ERROR TO THE DISTRICT COURT OF THE UNITED STATES FOR THE SOUTHERN DISTRICT OF NEW YORK
White, McKenna, Holmes, Day, Van Devanter, Pitney, McReynolds, Brandeis, Clarke
MR. JUSTICE HOLMES delivered the opinion of the court.
This is a suit brought by the executors of one Purdy to recover an estate tax levied under the Act of Congress of September 8, 1916, c. 463, Title II, § 201, 39 Stat. 756, 777, and paid under duress on December 14, 1917. According to the complaint Purdy died leaving a will and codicil directing that all succession, inheritance and transfer taxes should be paid out of the residuary estate, which was bequeathed to the descendants of his brother. The value of the residuary estate was $427,414.96, subject to some administration expenses. The executors had been required to pay and had paid inheritance and succession taxes to New York ($32,988.97) and other States ($4,780.91) amounting in all to $37,769.88. The gross estate as defined in § 202 of the act of Congress was $769,799.39; funeral expenses and expenses of administration, except the above taxes, $61,322.08; leaving a net value for the payment of legacies, except as reduced by the taxes of the United States, of $670,707.43. The plaintiffs were compelled to pay $23,910.77 to the United States, no deduction of any part of the above mentioned $37,769.88 being allowed. They allege that the act of Congress is unconstitutional, and also that it was misconstrued in not allowing a deduction of state inheritance and succession taxes as charges within the meaning of § 203. On demurrer the District Court dismissed the suit.
By § 201 of the act, "a tax . . . equal to the following percentage, of the value of the net estate, to be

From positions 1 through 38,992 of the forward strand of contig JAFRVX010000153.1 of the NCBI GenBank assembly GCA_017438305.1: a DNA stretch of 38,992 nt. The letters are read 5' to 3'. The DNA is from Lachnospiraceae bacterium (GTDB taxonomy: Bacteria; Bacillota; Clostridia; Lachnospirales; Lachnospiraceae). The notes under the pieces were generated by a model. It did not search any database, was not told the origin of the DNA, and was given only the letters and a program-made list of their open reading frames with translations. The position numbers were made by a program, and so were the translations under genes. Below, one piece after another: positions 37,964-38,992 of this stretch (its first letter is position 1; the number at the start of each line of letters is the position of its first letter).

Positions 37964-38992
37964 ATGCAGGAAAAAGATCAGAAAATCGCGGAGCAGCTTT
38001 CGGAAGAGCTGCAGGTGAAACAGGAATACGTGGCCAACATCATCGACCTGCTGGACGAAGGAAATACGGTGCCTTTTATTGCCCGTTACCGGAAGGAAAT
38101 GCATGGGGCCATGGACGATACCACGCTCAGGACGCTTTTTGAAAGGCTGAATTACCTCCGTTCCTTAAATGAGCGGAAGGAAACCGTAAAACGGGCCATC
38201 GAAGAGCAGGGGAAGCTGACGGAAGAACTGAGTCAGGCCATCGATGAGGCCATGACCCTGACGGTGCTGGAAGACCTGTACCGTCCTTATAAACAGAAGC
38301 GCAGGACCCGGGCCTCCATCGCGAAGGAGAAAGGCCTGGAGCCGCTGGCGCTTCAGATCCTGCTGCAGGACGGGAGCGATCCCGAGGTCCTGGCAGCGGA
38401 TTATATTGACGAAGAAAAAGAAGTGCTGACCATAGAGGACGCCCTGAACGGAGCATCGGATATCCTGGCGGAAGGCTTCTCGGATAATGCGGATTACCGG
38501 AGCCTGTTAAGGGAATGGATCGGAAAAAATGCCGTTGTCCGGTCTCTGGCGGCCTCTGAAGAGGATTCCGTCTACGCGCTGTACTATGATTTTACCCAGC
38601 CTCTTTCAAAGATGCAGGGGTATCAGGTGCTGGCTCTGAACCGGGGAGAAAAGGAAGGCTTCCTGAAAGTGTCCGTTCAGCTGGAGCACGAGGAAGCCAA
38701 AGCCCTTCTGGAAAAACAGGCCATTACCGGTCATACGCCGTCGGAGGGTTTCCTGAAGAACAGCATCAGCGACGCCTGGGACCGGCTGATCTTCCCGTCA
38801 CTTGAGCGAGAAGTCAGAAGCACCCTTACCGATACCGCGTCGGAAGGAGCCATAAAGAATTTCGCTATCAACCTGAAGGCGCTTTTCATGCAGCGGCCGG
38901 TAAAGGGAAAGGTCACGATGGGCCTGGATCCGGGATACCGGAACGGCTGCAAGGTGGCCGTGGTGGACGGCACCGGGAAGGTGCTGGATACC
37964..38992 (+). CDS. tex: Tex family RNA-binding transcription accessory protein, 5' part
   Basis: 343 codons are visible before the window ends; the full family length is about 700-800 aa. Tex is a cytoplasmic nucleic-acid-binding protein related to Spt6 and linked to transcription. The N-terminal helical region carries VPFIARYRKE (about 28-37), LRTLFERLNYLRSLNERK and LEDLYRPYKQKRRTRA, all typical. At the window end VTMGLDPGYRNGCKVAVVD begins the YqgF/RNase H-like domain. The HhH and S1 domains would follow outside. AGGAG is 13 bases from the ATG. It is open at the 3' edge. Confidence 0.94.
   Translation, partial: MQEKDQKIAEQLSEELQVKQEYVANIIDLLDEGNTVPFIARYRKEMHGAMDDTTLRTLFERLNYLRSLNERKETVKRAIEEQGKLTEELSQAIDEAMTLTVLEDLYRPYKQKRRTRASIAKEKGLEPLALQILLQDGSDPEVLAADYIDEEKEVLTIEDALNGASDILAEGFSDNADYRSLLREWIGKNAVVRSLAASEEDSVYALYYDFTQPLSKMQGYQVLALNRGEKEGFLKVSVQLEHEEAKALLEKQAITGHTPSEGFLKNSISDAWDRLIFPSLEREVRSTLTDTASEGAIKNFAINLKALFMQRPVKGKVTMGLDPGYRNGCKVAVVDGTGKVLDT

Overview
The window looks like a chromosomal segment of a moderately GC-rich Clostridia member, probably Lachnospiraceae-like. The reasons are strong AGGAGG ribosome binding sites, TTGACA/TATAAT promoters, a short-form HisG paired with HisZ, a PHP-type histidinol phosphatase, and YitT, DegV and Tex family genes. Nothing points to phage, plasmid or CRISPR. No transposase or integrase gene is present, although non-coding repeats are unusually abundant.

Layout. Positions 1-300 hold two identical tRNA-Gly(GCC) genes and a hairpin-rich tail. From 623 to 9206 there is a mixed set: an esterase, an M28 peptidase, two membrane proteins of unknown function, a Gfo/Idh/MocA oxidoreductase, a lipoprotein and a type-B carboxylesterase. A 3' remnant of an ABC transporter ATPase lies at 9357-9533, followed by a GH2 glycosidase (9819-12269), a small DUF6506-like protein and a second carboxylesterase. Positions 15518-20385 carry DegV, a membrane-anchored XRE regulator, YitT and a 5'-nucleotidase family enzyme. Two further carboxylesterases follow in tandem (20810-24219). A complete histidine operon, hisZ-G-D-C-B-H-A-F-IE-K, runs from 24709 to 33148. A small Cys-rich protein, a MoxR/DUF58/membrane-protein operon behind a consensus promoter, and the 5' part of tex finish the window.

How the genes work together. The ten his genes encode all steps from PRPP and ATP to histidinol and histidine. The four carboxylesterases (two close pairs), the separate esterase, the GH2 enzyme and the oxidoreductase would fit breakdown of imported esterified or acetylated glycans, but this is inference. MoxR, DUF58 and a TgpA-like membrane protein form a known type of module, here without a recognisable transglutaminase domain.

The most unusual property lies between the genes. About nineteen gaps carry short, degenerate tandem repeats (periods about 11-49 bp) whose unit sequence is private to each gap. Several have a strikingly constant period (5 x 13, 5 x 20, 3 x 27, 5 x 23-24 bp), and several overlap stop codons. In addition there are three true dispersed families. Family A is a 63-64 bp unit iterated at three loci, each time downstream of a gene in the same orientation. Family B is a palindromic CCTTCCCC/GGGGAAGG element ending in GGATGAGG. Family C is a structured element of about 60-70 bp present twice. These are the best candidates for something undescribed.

determined as provided in section two hundred and three, is hereby imposed upon the transfer of the net estate of every decedent dying after the passage of this Act," with percentages rising from one per centum of the amount of the net estate not in excess of $50,000 to ten per centum of the amount in excess of $5,000,000. Section 202 gives the mode of determining the value of the gross estate. Then, by § 203 it is enacted "That for the purpose of the tax the value of the net estate shall be determined -- (a) In the case of a resident, by deducting from the value of the gross estate -- (1) Such amounts for funeral expenses, administration expenses, claims against the estate, unpaid mortgages, losses incurred during the settlement of the estate arising from fires, storms, shipwreck, or other casualty, and from theft, when such losses are not compensated for by insurance or otherwise, support during the settlement of the estate of those dependent upon the decedent, and such other charges against the estate, as are allowed by the laws of the jurisdiction, whether within or without the United States, under which the estate is being administered; and (2) an exemption of $50,000." The tax is to be due in one year after the decedent's death. § 204. Within thirty days after qualifying the executor is to give written notice to the collector and later to make return of the gross estate, deductions allowed, net estate and the tax payable thereon. § 205. The executor is to pay the tax. § 207. The tax is a lien for ten years on the gross estate except such part as is paid out for allowed charges, § 209, and if not paid within sixty days after it is due is to be collected by a suit to subject the decedent's property to be sold. § 208. In case of collection from some person other than the executor, the same section provides for contribution from or marshalling of persons subject to equal or prior liability "it being the purpose and intent of this title that so far as is practicable and unless otherwise directed by the will of the decedent the tax